Besides monitoring your food labels, it’s also important to avoid the most common sources of sugar.

Here are some foods many of us consume daily that are surprisingly high in sugar:

Soda and Other Sugary Drinks: Soda is notorious for its high sugar content. A single 12-ounce can of soda can contain up to ten teaspoons of added sugar. Other sugary beverages include fruit drinks, energy drinks, and even flavored coffee drinks that may contain up to fifty grams of added sugar and can therefore wreak havoc on your skin.

Candy and Sweets: Candy, chocolates, and other sweets are a major source of added sugar and therefore are bad for your skin. While they may be satisfying at the moment, these treats offer little nutritional value and contribute significantly to overall sugar intake, which is why they should be consumed in moderation.

Baked Goods: Cakes, cookies, pies, muffins, and other pastries are often loaded with sugar. Even “low fat” or “diet” options can sometimes contain more sugar to compensate for the lack of fat.

Cereal and Granola Bars: While they may appear healthy, many breakfast cereals and granola bars are high in sugar. The average serving size of most cereals can contain up to eight grams of sugar, while granola bars may contain up to six grams, which is more than a teaspoon of added sugar.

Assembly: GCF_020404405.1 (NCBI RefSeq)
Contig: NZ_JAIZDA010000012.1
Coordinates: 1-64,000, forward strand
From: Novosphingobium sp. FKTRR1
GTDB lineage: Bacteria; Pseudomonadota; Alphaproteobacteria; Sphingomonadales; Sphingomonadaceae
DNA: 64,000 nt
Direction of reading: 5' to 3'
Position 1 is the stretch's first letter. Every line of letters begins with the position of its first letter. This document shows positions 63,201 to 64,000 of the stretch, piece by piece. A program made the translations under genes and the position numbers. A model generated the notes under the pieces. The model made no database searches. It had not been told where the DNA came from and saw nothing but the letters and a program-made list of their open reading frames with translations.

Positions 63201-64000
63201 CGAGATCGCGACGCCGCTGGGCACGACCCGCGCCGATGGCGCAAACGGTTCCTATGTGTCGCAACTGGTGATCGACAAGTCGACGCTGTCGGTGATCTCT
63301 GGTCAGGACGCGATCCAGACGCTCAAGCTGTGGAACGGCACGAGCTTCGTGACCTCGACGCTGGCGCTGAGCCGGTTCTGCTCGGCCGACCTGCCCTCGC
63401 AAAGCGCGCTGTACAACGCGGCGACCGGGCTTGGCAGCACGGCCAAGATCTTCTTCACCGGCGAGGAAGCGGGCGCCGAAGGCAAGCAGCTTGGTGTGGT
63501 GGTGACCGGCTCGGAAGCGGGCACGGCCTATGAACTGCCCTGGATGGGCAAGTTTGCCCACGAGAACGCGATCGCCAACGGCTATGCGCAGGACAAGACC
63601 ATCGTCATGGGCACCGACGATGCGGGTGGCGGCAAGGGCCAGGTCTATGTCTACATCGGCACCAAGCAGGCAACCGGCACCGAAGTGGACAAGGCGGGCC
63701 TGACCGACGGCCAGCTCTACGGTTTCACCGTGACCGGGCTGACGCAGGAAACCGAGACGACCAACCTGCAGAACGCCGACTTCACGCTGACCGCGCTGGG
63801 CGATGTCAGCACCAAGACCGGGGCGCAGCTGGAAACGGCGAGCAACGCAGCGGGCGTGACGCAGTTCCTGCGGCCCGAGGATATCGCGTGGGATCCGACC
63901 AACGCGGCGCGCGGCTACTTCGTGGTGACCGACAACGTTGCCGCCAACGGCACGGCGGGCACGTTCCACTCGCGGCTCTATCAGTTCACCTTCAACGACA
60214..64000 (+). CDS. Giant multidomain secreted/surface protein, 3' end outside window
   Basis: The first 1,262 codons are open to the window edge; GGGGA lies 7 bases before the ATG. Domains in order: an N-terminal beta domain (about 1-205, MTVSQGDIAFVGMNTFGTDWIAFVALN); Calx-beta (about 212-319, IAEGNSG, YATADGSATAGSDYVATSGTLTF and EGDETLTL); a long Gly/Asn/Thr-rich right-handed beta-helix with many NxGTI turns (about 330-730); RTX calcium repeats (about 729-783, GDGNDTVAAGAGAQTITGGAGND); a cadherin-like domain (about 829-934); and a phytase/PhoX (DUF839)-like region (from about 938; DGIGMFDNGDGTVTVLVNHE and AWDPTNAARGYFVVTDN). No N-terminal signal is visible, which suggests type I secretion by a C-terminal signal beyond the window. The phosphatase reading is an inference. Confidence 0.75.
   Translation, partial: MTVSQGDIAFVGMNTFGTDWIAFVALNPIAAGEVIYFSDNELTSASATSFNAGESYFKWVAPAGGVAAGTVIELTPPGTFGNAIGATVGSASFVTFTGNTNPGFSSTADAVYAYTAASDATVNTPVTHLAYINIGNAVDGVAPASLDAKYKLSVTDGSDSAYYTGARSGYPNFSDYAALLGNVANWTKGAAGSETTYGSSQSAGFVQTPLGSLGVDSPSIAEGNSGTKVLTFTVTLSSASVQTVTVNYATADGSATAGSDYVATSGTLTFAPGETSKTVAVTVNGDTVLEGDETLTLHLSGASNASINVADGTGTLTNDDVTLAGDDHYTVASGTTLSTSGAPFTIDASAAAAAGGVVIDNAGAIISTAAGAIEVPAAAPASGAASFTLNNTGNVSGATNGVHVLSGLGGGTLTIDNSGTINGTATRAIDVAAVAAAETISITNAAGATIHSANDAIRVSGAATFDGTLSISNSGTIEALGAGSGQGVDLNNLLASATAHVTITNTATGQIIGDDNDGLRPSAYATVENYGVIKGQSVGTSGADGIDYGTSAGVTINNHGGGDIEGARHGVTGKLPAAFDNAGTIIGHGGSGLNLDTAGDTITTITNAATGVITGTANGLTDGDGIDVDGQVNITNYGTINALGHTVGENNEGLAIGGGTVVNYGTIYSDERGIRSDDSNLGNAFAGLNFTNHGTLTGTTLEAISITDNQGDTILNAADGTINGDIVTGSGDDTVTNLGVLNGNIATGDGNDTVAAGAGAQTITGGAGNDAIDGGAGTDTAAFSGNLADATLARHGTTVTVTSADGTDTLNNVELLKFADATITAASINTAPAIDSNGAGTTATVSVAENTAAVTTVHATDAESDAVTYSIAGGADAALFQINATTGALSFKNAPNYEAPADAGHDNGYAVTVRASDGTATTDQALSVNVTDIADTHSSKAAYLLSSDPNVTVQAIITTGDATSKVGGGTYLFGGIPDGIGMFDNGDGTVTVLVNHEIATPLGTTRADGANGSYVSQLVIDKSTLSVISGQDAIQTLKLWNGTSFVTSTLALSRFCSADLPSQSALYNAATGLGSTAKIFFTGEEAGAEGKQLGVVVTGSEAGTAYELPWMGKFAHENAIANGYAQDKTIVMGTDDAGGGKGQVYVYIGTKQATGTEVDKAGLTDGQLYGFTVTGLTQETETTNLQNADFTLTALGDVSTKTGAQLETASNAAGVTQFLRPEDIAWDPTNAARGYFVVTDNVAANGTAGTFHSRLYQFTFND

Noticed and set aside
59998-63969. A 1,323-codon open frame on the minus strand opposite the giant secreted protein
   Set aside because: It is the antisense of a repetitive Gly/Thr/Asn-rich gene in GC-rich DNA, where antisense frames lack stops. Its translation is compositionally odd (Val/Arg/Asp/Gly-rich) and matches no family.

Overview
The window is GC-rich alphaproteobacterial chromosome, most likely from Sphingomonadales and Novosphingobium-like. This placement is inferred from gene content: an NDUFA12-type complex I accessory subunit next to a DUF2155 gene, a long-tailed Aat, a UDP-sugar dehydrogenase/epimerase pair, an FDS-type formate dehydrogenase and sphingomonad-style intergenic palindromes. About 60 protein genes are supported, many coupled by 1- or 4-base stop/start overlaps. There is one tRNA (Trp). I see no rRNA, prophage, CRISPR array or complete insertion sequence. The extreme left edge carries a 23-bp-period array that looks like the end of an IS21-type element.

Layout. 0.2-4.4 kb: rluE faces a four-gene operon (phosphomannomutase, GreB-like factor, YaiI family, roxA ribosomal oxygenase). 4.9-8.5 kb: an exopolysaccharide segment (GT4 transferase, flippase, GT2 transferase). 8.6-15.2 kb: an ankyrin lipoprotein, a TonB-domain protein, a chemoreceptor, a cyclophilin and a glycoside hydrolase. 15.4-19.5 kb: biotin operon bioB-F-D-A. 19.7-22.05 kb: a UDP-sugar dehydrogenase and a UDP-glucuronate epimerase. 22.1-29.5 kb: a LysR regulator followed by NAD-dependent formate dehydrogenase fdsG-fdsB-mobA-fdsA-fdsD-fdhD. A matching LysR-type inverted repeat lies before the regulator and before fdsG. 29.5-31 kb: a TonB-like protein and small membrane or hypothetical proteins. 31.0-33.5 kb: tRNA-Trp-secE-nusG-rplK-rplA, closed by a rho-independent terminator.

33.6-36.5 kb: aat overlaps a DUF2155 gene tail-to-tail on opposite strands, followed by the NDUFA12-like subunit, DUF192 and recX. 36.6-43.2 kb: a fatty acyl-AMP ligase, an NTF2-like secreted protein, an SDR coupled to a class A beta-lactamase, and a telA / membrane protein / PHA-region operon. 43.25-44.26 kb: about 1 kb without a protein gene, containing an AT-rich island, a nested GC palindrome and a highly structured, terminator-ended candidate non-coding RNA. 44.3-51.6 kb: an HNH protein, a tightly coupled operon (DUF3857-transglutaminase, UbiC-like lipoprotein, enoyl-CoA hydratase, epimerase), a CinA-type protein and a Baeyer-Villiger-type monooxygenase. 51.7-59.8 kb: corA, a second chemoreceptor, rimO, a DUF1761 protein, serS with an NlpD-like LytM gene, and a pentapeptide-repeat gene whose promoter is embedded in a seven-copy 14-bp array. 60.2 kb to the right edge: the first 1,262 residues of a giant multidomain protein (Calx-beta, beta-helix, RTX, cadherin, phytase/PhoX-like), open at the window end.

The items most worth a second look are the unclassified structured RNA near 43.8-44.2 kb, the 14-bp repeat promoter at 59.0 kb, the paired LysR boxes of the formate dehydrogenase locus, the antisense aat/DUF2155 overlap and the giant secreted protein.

Yogurt: While yogurt itself is a nutritious snack, many flavored yogurts are high in sugar. Opt for plain yogurt and add fresh fruit for natural sweetness.

Processed Foods: This includes everything from bread to pasta sauces, salad dressings, and ketchup. Sugar is often added to these foods to improve flavor or extend shelf life.

Ice Cream: This frozen treat is another major source of added sugar. Try choosing a small serving size or frozen yogurt as a healthier alternative.

By being mindful of these common sources of added sugar and limiting their intake, you can significantly reduce overall sugar consumption, thereby promoting healthier skin.

Set Boundaries

Setting boundaries on sugar consumption requires a good amount of discipline and a clear understanding of your eating habits.

Here are a few strategies that can help:

Understand Your Cravings: Recognize what triggers your sugar cravings. Whether it’s stress, boredom, or a simple habit, acknowledging these triggers can help you tackle them more effectively.